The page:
Last Updated on 26th August 2020 by Sophie Nadeau
Over the past few years, I’ve spent a large portion of my time studying and working from home. During those periods, I’ve picked up a number of tips and tricks that enable me to be more productive, and avoid getting lost on the internet all day (come on, we’ve all been there!). Here are some key steps to working from home and procrastinating less!
Take fewer coffee breaks
When I’m working from home (which is pretty much all the time now), I find that my biggest distraction is the kettle. Whether it’s a coffee or a tea break, that hot water provides a great procrastination tool. And I definitely use it when I’m completing a particularly difficult or tedious task.
As a result, don’t be like me and try to take fewer coffee breaks, or schedule them. That way, you won’t end up wasting time in the kitchen. You can also use coffee breaks as a reward. I.e. I always tell myself that I’ll have a tea when I’ve finished editing a set of photos, or scheduling some things for pinterest!
Try and create a designated working space
If you’re like me and don’t have a desk (I know, I know- I’m working on this!) then try and have a little space where you can work from free from distractions. For me, that’s at the kitchen table. But for you, it might be a small corner of the lounge or a table in your bedroom.
Try to avoid sitting down on the bed or your sofa if possible as it’s all to easy to turn on the TV and get into a more relaxed mode. Just because you’re at home doesn’t mean it’s the right time to relax! Conversely, once your work day is over, it will be hard to relax and ‘switch off’ if you’ve spent all day working in your ‘relaxation space’.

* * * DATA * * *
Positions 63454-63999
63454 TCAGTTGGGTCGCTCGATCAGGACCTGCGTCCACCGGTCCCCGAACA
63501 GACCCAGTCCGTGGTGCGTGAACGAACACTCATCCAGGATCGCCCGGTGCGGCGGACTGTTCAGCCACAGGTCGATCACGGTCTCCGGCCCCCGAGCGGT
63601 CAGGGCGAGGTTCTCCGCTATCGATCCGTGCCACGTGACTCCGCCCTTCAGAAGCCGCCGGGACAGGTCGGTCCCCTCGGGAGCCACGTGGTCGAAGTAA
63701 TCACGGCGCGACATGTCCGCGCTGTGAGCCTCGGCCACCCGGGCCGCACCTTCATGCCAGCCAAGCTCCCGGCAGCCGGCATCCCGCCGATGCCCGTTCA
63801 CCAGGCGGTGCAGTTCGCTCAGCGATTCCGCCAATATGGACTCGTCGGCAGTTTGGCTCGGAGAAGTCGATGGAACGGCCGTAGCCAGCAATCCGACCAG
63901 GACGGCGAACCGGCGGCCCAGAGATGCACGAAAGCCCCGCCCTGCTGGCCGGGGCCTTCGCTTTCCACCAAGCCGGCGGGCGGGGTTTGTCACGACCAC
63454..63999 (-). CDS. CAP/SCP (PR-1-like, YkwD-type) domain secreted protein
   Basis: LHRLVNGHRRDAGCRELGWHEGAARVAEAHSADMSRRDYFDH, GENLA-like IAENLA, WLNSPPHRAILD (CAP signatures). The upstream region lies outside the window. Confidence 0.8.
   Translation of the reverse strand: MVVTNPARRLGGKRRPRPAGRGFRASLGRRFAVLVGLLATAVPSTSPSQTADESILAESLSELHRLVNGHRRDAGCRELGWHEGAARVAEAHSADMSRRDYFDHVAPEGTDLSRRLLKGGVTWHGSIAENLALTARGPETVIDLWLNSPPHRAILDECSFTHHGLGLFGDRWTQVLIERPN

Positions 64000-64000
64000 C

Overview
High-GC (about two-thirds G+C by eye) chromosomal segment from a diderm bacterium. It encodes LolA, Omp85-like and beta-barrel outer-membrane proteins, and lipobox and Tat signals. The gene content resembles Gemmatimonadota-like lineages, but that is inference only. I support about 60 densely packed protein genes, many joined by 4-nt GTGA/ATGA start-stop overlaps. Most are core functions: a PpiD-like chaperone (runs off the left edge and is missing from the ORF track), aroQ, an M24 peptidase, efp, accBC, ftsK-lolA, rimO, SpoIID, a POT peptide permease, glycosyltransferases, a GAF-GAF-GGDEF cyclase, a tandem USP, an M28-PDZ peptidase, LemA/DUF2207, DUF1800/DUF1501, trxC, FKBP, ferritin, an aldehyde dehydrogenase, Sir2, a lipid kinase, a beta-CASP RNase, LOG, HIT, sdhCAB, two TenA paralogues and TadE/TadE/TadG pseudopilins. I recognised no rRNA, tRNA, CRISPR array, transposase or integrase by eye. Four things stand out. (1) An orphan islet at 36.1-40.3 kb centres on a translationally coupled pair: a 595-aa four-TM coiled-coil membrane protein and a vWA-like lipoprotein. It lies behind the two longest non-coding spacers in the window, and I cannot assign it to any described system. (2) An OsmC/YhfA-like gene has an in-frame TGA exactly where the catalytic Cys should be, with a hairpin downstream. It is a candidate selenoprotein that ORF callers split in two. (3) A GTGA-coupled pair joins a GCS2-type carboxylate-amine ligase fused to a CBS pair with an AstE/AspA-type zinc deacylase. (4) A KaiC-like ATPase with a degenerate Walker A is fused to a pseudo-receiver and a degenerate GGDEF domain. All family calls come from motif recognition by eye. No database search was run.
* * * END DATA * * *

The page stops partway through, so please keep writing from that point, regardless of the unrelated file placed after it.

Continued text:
Have a routine
Before I set myself a routine I would sit down at my computer. I would sit there for hours on end, only to find myself sat there four hours later on some weird part of YouTube that probably shouldn’t exist. Making a routine will only help you in the long run to be more productive and produce better quality work.
Having a routine means that you should schedule in food breaks, as well as time for exercise. Blending time for work and personal time is a bad idea and can be exhausting. As such, it’s best to have a routine and practice self discipline for keeping to it!
Get dressed (and out of your pjs)
Unless it’s the weekend, I almost always wear some nice clothes to work in (even if the only person to see me will be my dog!) I find that dressing like you’re not going to lounge around all day definitely helps you to get in the mind set of being productive.
In the evening, I tend to change back in some leggings to get me out of the ‘work mindset’. Although changing clothes won’t drastically alter your mindset, it definitely helps you get into the habit of having a routine!
As an avid list-maker, I’m all about making to-do lists. And then making lists to make the to-do lists! That being said, I honestly do think that one of the best ways to visualize the most important tasks is to sit down at the beginning of the day and list them in order of importance (and not how interesting they are). Setting yourself goals for the day helps you to stay on top of your workload and get everything done (even if you don’t have the pressure of colleagues or a boss).
If you currently work from home, even if you’re oly working from home for part of your time, then you know that it can get a little lonely when your interactions with other people are online. Make sure to schedule plenty of time to spend with real life people (on your day off or to co-work).
The number one key to working from home!
Last but not least, I’ve saved the best until last because I feel that this is easily the most important step in being productive while working from home. Although you may be in your house and home, you should take care to separate your home life from your work life.
That means sticking to your routine (ie, not getting distracted by cleaning when you’re completing a boring task) and plenty of self-discipline (something I personally struggle with all of the time!).